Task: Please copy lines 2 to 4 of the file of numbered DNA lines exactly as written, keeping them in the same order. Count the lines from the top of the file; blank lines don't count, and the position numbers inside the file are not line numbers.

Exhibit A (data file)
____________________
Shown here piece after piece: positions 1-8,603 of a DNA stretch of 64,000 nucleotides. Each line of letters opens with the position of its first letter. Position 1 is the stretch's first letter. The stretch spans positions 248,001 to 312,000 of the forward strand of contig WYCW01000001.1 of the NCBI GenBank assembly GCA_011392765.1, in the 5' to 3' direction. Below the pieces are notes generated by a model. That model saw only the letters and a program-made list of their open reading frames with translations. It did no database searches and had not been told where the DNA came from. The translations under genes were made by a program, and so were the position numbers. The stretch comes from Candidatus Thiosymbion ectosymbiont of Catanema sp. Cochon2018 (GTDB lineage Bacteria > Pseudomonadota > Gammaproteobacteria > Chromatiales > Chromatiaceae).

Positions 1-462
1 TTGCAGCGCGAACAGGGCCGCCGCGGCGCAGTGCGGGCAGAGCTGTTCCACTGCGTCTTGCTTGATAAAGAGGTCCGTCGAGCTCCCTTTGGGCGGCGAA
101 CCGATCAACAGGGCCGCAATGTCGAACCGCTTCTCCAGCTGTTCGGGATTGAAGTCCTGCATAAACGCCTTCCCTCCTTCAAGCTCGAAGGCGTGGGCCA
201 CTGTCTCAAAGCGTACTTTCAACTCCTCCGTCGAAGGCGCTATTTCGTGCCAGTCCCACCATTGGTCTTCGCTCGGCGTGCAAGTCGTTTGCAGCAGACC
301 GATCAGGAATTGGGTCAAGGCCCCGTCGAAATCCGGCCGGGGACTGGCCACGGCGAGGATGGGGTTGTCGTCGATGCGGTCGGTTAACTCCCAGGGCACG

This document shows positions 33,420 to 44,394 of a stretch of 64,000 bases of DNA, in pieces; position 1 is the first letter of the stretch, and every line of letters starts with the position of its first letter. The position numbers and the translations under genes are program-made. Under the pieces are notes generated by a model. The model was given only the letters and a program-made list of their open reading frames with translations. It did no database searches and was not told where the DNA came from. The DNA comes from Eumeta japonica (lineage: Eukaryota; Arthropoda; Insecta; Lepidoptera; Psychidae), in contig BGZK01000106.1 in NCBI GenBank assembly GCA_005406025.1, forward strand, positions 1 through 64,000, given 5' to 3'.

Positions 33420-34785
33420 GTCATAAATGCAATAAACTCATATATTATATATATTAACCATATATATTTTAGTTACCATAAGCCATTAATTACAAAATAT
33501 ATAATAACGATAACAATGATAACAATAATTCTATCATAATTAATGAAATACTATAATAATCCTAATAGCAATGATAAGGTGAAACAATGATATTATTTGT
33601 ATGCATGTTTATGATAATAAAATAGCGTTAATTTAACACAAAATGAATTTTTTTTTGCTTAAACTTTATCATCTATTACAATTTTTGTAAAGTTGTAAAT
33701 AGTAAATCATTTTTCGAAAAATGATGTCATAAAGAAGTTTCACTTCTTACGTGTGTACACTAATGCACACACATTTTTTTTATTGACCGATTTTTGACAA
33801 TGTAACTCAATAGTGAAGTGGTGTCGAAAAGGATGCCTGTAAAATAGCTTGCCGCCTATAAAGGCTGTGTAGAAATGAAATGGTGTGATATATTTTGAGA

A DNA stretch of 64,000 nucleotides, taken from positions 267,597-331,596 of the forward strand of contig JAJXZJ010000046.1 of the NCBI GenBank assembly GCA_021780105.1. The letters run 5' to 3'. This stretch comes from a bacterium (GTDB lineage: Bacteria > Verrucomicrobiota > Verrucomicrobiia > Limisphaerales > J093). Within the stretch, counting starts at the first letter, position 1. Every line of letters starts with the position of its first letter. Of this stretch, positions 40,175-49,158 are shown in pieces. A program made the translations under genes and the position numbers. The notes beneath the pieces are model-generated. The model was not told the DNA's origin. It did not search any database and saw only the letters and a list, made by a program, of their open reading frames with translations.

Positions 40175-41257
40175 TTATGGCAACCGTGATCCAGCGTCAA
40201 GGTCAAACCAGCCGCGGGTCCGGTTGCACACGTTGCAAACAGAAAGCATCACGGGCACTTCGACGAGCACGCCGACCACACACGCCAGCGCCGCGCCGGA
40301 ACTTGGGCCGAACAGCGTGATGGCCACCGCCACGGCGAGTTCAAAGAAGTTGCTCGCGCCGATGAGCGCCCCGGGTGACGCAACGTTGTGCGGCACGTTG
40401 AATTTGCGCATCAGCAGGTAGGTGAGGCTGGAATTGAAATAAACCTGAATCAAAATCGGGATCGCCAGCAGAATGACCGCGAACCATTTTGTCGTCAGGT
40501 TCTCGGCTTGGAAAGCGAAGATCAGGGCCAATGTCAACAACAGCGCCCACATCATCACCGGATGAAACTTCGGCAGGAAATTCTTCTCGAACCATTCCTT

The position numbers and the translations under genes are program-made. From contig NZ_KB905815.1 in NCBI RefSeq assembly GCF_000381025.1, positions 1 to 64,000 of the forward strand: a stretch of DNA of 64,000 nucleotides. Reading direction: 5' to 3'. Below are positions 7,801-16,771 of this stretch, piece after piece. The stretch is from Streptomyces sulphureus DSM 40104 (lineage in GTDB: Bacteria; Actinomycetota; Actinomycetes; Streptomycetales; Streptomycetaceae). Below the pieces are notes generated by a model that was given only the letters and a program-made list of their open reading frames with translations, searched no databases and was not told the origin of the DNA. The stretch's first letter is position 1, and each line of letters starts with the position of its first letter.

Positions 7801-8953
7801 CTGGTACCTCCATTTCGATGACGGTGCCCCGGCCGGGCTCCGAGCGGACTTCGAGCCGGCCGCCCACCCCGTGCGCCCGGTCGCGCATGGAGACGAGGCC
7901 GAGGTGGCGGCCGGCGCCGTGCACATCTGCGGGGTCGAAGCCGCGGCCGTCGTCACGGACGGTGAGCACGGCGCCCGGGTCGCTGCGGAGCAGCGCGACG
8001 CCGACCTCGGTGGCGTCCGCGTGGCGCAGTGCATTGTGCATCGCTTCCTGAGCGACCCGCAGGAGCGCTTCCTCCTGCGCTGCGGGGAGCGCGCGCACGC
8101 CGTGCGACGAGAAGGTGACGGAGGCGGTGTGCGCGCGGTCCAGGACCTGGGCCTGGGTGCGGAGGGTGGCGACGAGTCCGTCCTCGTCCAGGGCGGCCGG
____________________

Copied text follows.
Positions 1-462
1 TTGCAGCGCGAACAGGGCCGCCGCGGCGCAGTGCGGGCAGAGCTGTTCCACTGCGTCTTGCTTGATAAAGAGGTCCGTCGAGCTCCCTTTGGGCGGCGAA
101 CCGATCAACAGGGCCGCAATGTCGAACCGCTTCTCCAGCTGTTCGGGATTGAAGTCCTGCATAAACGCCTTCCCTCCTTCAAGCTCGAAGGCGTGGGCCA